To the Editor: We thank Drs. Moore and Cooney for sounding a note of caution about generalizing from our finding that the use of benzodiazepines was associated with an increased risk of suicidal events and self-injury (1). Their concerns—that the number of participants who received benzodiazepines was small (N=10) and those who received benzodiazepine may have been treated for symptoms that also increased the risk for suicidal events—are valid. We did adjust for baseline differences between those who received benzodiazepines and those who did not, and our findings persisted. Nevertheless, we recognize the importance of being circumspect about drawing strong inferences from these findings. Perhaps it is useful to restate the concerns that we articulated in the Discussion: “The relationship between the use of benzodiazepines and the occurrence of self-harm events must be interpreted cautiously because of the small number involved, the heavy representation of just one site, and non-random assignment” (1, p. 424). As per our conclusion, we simply suggested “the need to re-evaluate the risk and benefits of…anti-anxiety agents in treatment-resistant depressed adolescents at high suicidal risk” (1, p. 424).
We also appreciate the positive observations offered by Dr. Smith about our study (1, 2). He articulates the hypothesis that suicidal events are more likely to occur with the use of antidepressants with shorter half-lives, such as paroxetine, sertraline, and citalopram, than with an SSRI with a longer half-life, such as fluoxetine. As per Dr. Smith’s suggestion, we examined our data in the TORDIA study to test this hypothesis.
First, we compared the rate of suicidal events in those withdrawn from fluoxetine to those withdrawn from an SSRI with a shorter half-life (i.e., citalopram, escitalopram, fluvoxamine, paroxetine, or sertraline). There was no difference in the rate of suicidal events in those withdrawn from fluoxetine relative to those withdrawn from an SSRI with a shorter half-life, although there was a trend in the hypothesized direction (9/99 [9.1%] vs. 39/235 [16.6%]; χ2=3.19, df=1, p=0.07).
Second, we compared the rate of suicidal events as a function of the medication to which the participants were assigned in TORDIA. There was no difference in the rate of suicidal events among subjects assigned to treatment with paroxetine (3/50 [6.0%]), citalopram (4/34 [11.8%]), fluoxetine (14/84 [16.7%]), or venlafaxine extended release (27/166 [16.3%]) (Fisher’s exact test, p=0.27). Even among those participants switched from shorter half-life SSRIs, there was no difference in the rate of events among those switched to paroxetine (2/24 [8.3%]), citalopram (0/7 [0.0%]), fluoxetine (14/84 [16.7%]), or venlafaxine (23/120 [19.3%]) (Fisher’s exact test, p=0.48).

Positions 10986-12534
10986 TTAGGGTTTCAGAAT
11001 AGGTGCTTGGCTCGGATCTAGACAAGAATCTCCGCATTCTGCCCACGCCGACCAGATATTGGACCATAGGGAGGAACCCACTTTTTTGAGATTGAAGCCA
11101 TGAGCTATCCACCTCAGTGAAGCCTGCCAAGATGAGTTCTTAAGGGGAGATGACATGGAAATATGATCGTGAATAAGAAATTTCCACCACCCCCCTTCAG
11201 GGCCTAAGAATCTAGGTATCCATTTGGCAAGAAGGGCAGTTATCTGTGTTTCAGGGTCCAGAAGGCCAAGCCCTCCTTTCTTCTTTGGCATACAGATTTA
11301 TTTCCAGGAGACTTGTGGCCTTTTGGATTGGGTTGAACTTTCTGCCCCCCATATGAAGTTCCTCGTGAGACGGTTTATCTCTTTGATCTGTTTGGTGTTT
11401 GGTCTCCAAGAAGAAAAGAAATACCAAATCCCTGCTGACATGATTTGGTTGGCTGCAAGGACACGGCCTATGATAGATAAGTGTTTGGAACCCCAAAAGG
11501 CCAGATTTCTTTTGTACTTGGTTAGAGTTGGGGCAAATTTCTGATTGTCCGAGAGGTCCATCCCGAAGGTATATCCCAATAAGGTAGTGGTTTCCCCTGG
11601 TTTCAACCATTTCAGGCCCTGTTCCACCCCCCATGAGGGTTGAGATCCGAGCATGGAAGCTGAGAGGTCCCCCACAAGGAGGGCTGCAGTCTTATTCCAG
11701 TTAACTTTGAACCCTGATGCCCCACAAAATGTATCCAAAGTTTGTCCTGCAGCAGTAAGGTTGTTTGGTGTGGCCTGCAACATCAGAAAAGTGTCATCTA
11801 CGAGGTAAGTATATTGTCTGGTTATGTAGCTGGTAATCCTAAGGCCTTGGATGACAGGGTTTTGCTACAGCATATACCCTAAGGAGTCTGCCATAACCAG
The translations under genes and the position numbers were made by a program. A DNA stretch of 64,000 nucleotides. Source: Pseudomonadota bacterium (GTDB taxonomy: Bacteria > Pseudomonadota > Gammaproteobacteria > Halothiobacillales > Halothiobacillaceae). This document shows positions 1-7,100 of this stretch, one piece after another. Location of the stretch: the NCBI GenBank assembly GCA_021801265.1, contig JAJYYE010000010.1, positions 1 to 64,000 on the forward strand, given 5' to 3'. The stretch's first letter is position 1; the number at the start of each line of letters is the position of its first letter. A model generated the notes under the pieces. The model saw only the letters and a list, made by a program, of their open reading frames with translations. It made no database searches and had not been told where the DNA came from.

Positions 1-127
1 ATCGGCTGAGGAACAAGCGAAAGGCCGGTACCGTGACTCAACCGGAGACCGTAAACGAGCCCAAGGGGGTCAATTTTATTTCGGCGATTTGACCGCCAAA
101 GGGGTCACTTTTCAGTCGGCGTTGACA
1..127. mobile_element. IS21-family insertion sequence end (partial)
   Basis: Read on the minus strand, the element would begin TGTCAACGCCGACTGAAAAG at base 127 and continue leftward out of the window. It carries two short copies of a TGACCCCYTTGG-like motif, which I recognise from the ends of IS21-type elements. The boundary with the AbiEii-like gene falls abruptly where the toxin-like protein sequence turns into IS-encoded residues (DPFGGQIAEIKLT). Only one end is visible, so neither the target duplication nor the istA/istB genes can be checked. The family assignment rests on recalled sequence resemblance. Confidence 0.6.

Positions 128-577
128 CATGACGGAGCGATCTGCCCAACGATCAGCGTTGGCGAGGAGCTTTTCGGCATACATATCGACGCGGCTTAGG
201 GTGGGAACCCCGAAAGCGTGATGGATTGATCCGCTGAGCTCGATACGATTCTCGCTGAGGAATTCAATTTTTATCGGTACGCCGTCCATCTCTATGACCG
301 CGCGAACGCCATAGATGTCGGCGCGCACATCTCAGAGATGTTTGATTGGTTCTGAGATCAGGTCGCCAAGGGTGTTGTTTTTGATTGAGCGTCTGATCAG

This conclusion is consistent with findings from the Treatment of Adolescent Depression Study (TADS), which found a higher rate of suicidal events in subjects treated with fluoxetine alone than in those treated with placebo (9.2% vs. 2.7%, p=0.04, odds ratio=3.7, 95% confidence interval, 1.0 to 13.7 ). Taken together, the findings from TORDIA and TADS do not support the view that a longer half-life in an antidepressant, as a treatment agent, confers protection against suicidal events, and our results are ambiguous with respect to the effect of the half-life of a drug from which a patient is withdrawn.
The half-life hypothesis, whether related to a prescribed drug or one that is being discontinued, could be further investigated using large administrative data sets, meta-analyses of randomized trials, and prospective randomized trials. We regret that the TORDIA data set could not provide a definitive answer to Dr. Smith’s thought-provoking question.
1.Brent DA, Emslie GJ, Clarke GN, Asarnow J, Spirito A, Ritz L, Vitiello B, Iyengar S, Birmaher B, Ryan ND, Zelazny J, Onorato M, Kennard B, Mayes TL, DeBar LL, McCracken JT, Strober M, Suddath R, Leonard H, Porta G, Keller MB: Predictors of spontaneous and systematically assessed suicidal adverse events in the Treatment of SSRI-Resistant Depression in Adolescents (TORDIA) study. Am J Psychiatry 2009; 166:418–426
2.Brent DA, Emslie G, Clarke G, Wagner KD, Asarnow JR, Keller M, Vitiello B, Ritz L, Iyengar S, Abebe K, Birmaher B, Ryan N, Kennard B, Hughes C, DeBar L, McCracken J, Strober M, Suddath R, Spirito A, Leonard H, Melhem N, Porta G, Onorato M, Zelazny J: Switching to another SSRI or to venlafaxine with or without cognitive behavioral therapy for adolescents with SSRI-resistant depression: the TORDIA randomized control trial. J Am Med Assoc 2008; 299:901–913
3.Emslie G, Kratochvil C, Vitiello B, Silva S, Mayes T, McNulty S, Weller E, Waslick B, Casat C, Walkup J, Pathak S, Rohde P, Posner K, March J: Treatment for Adolescents with Depression Study (TADS): safety results. J Am Acad Child Adolesc Psychiatry 2006; 45:1440–1445
The authors’ disclosures accompany the original article.
This letter (doi: 10.1176/appi.ajp.2009.09050639r) was accepted for publication in June 2009.